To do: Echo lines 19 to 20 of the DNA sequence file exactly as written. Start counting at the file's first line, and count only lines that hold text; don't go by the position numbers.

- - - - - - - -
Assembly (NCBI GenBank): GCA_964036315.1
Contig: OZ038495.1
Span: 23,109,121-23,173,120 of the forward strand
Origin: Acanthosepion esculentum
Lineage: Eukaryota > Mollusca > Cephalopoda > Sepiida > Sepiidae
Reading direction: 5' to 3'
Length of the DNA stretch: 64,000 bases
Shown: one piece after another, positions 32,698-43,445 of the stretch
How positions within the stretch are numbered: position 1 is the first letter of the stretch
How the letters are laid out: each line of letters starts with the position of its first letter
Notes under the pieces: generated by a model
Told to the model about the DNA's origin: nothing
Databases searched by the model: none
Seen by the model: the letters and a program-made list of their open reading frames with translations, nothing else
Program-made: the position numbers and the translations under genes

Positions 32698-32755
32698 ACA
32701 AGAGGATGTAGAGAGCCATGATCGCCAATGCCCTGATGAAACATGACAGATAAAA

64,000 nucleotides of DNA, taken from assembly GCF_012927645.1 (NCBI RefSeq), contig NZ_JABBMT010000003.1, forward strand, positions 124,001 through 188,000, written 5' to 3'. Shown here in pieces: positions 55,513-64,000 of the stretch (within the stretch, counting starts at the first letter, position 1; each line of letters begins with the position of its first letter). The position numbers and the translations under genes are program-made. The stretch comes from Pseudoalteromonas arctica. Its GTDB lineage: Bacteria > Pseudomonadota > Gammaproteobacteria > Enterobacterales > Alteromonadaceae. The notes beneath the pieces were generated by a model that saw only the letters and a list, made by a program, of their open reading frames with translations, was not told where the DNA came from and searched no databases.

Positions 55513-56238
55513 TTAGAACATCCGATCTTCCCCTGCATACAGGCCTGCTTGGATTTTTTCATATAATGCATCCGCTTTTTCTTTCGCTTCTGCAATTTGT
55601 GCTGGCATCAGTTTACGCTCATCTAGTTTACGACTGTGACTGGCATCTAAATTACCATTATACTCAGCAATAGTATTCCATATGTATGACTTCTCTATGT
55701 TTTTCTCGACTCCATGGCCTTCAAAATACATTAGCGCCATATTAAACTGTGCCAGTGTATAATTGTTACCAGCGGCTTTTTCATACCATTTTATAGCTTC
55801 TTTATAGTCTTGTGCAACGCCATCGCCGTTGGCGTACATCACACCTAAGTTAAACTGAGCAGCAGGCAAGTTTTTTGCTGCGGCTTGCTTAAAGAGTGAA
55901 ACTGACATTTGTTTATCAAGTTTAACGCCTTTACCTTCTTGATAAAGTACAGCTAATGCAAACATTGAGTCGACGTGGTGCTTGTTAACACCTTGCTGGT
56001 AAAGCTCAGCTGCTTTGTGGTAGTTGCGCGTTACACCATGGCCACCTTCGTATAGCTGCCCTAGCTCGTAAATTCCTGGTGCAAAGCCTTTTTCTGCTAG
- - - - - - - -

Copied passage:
64,000 nucleotides of DNA, taken from assembly GCF_012927645.1 (NCBI RefSeq), contig NZ_JABBMT010000003.1, forward strand, positions 124,001 through 188,000, written 5' to 3'. Shown here in pieces: positions 55,513-64,000 of the stretch (within the stretch, counting starts at the first letter, position 1; each line of letters begins with the position of its first letter). The position numbers and the translations under genes are program-made. The stretch comes from Pseudoalteromonas arctica. Its GTDB lineage: Bacteria > Pseudomonadota > Gammaproteobacteria > Enterobacterales > Alteromonadaceae. The notes beneath the pieces were generated by a model that saw only the letters and a list, made by a program, of their open reading frames with translations, was not told where the DNA came from and searched no databases.

Positions 55513-56238